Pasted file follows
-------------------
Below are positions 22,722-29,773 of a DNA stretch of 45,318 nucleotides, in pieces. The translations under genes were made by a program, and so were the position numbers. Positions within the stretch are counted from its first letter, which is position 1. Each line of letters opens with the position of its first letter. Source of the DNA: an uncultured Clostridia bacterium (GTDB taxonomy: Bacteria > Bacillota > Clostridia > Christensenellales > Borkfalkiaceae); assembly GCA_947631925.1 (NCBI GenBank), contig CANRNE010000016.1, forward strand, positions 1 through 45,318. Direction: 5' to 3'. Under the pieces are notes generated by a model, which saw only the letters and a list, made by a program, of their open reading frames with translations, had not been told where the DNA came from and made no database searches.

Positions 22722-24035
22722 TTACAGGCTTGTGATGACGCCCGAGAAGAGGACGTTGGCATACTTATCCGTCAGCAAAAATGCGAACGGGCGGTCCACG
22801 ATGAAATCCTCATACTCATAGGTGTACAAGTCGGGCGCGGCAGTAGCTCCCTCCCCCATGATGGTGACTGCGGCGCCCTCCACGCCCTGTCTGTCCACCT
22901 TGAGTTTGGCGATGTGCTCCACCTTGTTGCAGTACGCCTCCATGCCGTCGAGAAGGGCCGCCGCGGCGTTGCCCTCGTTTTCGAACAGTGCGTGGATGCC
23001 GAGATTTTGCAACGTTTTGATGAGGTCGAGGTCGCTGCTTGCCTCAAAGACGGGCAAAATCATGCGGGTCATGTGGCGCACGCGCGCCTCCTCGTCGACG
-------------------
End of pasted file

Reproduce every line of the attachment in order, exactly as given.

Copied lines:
Below are positions 22,722-29,773 of a DNA stretch of 45,318 nucleotides, in pieces. The translations under genes were made by a program, and so were the position numbers. Positions within the stretch are counted from its first letter, which is position 1. Each line of letters opens with the position of its first letter. Source of the DNA: an uncultured Clostridia bacterium (GTDB taxonomy: Bacteria > Bacillota > Clostridia > Christensenellales > Borkfalkiaceae); assembly GCA_947631925.1 (NCBI GenBank), contig CANRNE010000016.1, forward strand, positions 1 through 45,318. Direction: 5' to 3'. Under the pieces are notes generated by a model, which saw only the letters and a list, made by a program, of their open reading frames with translations, had not been told where the DNA came from and made no database searches.

Positions 22722-24035
22722 TTACAGGCTTGTGATGACGCCCGAGAAGAGGACGTTGGCATACTTATCCGTCAGCAAAAATGCGAACGGGCGGTCCACG
22801 ATGAAATCCTCATACTCATAGGTGTACAAGTCGGGCGCGGCAGTAGCTCCCTCCCCCATGATGGTGACTGCGGCGCCCTCCACGCCCTGTCTGTCCACCT
22901 TGAGTTTGGCGATGTGCTCCACCTTGTTGCAGTACGCCTCCATGCCGTCGAGAAGGGCCGCCGCGGCGTTGCCCTCGTTTTCGAACAGTGCGTGGATGCC
23001 GAGATTTTGCAACGTTTTGATGAGGTCGAGGTCGCTGCTTGCCTCAAAGACGGGCAAAATCATGCGGGTCATGTGGCGCACGCGCGCCTCCTCGTCGACG